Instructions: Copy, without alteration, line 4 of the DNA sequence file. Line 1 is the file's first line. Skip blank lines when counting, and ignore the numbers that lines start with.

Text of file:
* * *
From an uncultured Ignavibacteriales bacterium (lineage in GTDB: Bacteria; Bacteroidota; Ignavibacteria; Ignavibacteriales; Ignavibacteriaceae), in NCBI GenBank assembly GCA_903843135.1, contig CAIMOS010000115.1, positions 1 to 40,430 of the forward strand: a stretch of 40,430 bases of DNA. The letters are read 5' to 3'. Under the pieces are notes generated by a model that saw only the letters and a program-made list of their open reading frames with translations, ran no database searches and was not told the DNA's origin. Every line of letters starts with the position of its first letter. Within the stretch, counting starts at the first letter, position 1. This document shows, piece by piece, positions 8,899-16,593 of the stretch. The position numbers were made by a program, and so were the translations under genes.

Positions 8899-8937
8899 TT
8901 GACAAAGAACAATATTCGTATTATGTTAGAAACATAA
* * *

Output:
8901 GACAAAGAACAATATTCGTATTATGTTAGAAACATAA